Mexican Inflation Reaches New High for the Year

By Anthony Harrup Features Dow Jones Newswires

Mexican consumer prices rose more than expected in the first half of August, pushing the annual inflation rate to a new multiyear high, the National Statistics Institute said Thursday.

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The consumer-price index rose 0.31% in the first two weeks of the month against expectations of a 0.21% increase, and the annual rate was 6.59% compared with 6.44% at the end of July. Core CPI, which excludes energy and fresh fruit and vegetables, rose 0.20% for an annual rate of 5.02% versus 4.94% in July.

Annual inflation this year has reached its highest level since mid-2001, and is slightly above the 6.56% reached in mid-December 2008 at the height of the global financial crisis. A jump in gasoline prices at the beginning of this year, and the effect on some prices of the peso's depreciation since late 2014, were the main causes of the increase.

The Bank of Mexico earlier this month left its overnight interest rate target at 7%, pausing after raising the rate at seven consecutive meetings. Although inflation is expected to stay above 6% in coming months, the annual rate appears to be reaching a peak, the bank said.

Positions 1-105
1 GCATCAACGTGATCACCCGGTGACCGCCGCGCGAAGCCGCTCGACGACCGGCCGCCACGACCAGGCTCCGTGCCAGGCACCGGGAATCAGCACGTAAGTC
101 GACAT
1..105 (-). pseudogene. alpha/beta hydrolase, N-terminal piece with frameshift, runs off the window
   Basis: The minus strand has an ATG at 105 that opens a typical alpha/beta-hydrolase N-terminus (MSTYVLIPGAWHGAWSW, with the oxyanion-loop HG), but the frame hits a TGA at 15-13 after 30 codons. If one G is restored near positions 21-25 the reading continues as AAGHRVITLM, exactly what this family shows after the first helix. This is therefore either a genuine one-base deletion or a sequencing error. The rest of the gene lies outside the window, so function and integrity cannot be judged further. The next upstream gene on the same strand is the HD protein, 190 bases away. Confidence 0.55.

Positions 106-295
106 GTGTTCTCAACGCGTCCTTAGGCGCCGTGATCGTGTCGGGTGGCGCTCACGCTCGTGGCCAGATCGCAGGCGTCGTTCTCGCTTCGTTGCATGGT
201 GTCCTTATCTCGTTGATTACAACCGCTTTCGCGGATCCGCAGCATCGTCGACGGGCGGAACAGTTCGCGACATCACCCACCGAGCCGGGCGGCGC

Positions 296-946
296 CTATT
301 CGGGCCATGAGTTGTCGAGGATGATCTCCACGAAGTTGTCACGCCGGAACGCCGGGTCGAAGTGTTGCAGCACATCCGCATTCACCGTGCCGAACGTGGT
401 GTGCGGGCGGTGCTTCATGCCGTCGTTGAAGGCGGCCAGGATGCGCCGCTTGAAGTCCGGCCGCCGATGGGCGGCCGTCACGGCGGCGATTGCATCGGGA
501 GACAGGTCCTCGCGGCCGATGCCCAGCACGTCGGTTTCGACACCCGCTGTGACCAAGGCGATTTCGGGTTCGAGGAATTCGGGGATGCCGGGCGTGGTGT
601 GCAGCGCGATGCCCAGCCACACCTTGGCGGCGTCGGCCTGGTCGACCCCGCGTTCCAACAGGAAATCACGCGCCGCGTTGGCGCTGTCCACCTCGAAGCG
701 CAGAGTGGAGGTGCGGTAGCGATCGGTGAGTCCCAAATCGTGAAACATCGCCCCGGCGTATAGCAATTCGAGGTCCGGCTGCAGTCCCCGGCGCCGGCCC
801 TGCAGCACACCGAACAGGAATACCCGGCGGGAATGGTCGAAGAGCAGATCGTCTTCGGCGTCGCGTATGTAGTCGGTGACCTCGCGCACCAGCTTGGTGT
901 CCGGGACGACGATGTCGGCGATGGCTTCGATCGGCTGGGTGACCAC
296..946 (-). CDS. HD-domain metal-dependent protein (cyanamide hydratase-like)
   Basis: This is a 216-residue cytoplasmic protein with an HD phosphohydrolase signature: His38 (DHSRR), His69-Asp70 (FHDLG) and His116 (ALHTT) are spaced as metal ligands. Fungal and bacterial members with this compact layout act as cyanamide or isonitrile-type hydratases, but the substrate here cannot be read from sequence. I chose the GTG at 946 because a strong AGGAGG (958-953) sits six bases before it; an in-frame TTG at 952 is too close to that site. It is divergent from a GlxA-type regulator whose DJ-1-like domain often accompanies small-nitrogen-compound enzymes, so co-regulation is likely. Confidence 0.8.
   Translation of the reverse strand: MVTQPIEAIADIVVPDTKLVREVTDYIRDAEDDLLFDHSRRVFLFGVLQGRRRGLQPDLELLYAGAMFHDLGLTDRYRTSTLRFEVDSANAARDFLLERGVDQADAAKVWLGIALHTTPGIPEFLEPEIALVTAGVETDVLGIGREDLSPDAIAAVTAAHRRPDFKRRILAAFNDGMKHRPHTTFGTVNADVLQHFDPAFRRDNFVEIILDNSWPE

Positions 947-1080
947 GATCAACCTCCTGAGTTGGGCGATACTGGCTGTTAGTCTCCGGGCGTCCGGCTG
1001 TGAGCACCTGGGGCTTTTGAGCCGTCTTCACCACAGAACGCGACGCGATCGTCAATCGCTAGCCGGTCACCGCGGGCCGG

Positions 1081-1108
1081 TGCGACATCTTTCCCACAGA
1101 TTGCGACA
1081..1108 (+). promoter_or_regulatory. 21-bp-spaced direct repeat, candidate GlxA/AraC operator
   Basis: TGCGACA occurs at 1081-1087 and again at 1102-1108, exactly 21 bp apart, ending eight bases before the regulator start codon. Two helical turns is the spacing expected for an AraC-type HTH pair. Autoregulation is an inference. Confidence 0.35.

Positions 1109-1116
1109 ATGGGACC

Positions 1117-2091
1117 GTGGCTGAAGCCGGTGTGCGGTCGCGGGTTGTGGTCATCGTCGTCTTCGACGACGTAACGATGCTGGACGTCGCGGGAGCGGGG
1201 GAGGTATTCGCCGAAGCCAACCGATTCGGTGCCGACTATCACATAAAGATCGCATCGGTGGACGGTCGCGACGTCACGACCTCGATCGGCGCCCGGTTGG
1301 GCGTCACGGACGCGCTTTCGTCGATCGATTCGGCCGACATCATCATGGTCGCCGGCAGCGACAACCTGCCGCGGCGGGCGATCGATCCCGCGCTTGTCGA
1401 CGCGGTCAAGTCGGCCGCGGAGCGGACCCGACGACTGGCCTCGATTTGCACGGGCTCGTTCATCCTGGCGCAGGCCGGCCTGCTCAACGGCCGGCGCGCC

The central bank expects inflation to return to its 3% target at the end of 2018.

In the first half of August, a decline in the cost of tourism packages and airfares after the high season was offset by higher school fees as the fall term started at universities and high schools. Gasoline and propane gas prices rose, while electricity rates were lower.

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Volatile fresh fruit and vegetable prices rose 1.64% and were up more than 27% from a year earlier.

Transportation and food are the main causes of the higher cost of living, rising an annual 10.8% and 10.4%, respectively, from mid-August 2016.

Food items will take on greater weight in the consumer-price index under an update that will be used starting in August of 2018, the statistics institute said Wednesday. The update, based on more recent information on consumer spending habits, will raise the importance of goods in the core index while reducing the weight of services. It will also include greater geographical coverage.

Write to Anthony Harrup at anthony.harrup@wsj.com

(END) Dow Jones Newswires

August 24, 2017 10:44 ET (14:44 GMT)